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These aren’t the only equity crowdfunding platforms available, but they are some of the best for entrepreneurs
Here at InvestorPlace, we’ve been very excited about the investment opportunities made available on equity crowdfunding platforms across the country.
And while there remains a lot of work to get equity crowdfunding on a level footing with the public markets, there’s no question progress has been made since Title III of the Jumpstart Our Business Startups (JOBS) Act took effect on May 16, 2016.
If you’re a regular InvestorPlace visitor, I think you’ll find our coverage of equity crowdfunding will only get better in the weeks and months ahead. In fact, we will provide investors with investing ideas in the private capital markets.
However, if you’re an entrepreneur with a startup in need of funding, I’m not sure we’ve been nearly as proactive. So, in a shout out to startups, I’ll look at the five best equity crowdfunding platforms from an entrepreneur’s perspective. That said, they are:
With all of that in mind, let’s dive in.
The Best Equity Crowdfunding Platforms for Entrepreneurs: Wefunder
In my opinion, the future success of equity crowdfunding depends on more platforms launching that cater to both accredited and non-accredited investors. The democratization of private investment is not only good for investors, but it’s also good for entrepreneurs.
That said, Wefunder calls itself the “Kickstarter for investing.” Since its founding in 2012, it’s raised nearly $155 million from 568,613 investors for 426 startups. Of the $153 million, $110 million was through Regulation Crowdfunding (CF) rules. These limit the maximum a company can raise in a single year to $1.07 million. In turn, some of these startups went on to raise more than $4 billion in venture capital.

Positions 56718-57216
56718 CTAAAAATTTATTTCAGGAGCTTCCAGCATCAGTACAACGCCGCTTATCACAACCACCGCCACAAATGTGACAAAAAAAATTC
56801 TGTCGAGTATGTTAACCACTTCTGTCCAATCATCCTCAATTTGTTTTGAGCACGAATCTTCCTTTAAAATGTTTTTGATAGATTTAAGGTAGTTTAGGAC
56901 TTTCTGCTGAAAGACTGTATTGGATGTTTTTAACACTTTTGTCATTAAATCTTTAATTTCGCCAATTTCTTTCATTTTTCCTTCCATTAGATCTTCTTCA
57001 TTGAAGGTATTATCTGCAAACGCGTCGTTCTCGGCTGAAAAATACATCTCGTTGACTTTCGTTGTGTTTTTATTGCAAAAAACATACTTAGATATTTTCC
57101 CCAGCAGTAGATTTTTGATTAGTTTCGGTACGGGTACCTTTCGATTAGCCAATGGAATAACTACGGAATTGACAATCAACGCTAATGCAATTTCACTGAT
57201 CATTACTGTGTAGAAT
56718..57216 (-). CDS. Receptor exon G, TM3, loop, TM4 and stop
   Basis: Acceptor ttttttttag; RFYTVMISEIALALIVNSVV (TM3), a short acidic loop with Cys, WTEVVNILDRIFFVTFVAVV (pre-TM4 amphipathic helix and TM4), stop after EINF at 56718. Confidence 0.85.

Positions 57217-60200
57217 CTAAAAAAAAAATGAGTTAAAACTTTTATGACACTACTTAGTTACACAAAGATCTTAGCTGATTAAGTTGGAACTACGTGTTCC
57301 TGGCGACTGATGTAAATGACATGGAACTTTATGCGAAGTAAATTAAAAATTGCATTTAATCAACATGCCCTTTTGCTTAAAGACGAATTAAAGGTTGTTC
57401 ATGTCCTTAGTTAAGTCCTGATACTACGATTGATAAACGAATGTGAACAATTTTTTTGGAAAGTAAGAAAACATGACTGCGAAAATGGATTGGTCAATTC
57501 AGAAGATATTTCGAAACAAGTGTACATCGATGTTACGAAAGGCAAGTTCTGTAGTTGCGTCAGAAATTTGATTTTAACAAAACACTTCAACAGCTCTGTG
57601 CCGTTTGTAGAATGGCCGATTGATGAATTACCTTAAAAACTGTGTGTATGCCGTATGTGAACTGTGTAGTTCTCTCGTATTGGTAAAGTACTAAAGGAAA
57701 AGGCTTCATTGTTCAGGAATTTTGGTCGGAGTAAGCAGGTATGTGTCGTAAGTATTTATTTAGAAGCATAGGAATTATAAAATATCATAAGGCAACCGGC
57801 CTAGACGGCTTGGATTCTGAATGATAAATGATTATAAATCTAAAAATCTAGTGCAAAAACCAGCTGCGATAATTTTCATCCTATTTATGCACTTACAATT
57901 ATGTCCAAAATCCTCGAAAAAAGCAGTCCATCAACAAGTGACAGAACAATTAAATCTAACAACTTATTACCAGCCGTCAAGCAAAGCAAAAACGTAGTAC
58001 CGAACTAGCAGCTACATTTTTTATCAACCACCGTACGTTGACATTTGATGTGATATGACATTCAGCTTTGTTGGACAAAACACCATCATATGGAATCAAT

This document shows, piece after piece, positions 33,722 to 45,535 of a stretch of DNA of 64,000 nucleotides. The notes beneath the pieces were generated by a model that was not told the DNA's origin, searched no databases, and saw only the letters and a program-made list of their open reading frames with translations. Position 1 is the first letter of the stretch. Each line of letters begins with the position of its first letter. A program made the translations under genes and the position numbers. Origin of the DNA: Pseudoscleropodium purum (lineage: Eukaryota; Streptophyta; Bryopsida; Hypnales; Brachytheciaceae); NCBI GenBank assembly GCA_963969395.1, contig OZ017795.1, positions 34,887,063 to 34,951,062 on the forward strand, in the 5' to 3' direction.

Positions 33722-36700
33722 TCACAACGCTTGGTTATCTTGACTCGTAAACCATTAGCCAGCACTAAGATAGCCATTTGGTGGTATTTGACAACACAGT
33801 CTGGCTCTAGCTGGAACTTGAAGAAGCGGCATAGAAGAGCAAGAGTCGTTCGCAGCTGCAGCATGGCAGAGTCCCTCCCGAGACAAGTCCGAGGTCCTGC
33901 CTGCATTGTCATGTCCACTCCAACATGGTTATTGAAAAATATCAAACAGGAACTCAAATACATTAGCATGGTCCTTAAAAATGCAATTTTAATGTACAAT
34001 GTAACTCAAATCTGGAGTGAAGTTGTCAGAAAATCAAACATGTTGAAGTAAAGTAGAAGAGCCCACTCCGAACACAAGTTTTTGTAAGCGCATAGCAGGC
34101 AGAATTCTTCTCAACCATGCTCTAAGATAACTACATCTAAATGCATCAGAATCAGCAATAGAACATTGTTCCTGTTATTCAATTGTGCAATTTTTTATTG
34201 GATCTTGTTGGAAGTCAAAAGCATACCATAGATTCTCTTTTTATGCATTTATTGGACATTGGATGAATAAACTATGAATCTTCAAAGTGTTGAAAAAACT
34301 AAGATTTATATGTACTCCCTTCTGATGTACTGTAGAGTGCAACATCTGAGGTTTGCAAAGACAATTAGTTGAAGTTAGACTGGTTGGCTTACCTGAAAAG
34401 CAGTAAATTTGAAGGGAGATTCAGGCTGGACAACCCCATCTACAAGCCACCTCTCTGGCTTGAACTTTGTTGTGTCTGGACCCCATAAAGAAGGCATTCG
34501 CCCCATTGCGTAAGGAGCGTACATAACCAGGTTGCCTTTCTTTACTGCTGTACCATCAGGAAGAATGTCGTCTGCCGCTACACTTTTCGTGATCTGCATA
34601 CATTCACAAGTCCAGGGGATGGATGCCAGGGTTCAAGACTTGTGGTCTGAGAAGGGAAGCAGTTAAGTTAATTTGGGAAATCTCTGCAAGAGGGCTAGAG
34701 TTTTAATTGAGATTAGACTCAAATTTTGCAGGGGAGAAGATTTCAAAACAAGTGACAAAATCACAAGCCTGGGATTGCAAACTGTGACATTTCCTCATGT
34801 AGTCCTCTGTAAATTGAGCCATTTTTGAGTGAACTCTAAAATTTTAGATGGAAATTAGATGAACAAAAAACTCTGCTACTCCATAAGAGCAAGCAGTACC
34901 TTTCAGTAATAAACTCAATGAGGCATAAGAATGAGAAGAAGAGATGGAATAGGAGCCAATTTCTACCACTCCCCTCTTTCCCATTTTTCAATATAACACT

In terms of market share, it’s raised more dollars than its top three competitors combined. That said, this suggests that Wefunder is doing something right.
So, what’s it going to cost you to raise funds? Well, you pay nothing if you don’t raise anything. That would be downright cruel. For anything you do raise, though, Wefunder takes 7.5% of the funds.
And with that, a simple fee structure is one of many reasons why Wefunder is the country’s leading equity crowdfunding platform.
I’ve been a fan of the Republic equity crowdfunding platform for a while now. However, it was the campaign from Back Porch Homes late in 2019 that caught my attention. Long a fan of tiny homes (my wife hates them), founders Stephen McKee and Todd Bayer set out to build an affordable tiny-home-on-wheels that would allow people to live in relative comfort without the expense of a permanent home in the city.
In October 2019, it had pre-sold 87 of its Companion tiny homes — good for about $4.4 million in pre-orders. It had also raised $578,000 from investors before its Republic campaign launch. Seeking between $100,000 and $1.07 million from its campaign, Back Porch Homes managed to raise $158,088 by the time the campaign closed on Dec. 7, 2019.
And while that might not seem like a lot, it’s plenty when you consider the head start it’s had in terms of advance orders for the Companion.
However, what’s perhaps more exciting than the individual campaigns currently open on the Republic platform is the work it’s done raising funds through the Republic Note security token. This allows buyers of these tokens to share with Republic in the success of the companies raising funds on the platform.
That said, I recently had good things to say about the Republic Note:
“If you’re a non-accredited investor and looking to expand your horizon beyond the public markets, the Republic Note is an excellent way to dip your toe in the water. It provides diversification, a sense of ownership without the volatility of common stock ownership and can be bought and sold on the private markets one year after delivery.
If you’re an accredited investor who doesn’t want to take on the specific company risk attached to each equity crowdfunding campaign, the Republic Note is an excellent way to make a sizable investment while being able to sleep at night.”
Moreover, on Aug. 7, Republic announced that it sold $16 million of these notes. The number was reached with $11 million through accredited investors (Reg 506c), and $5 million in reservations of interest by non-accredited investors.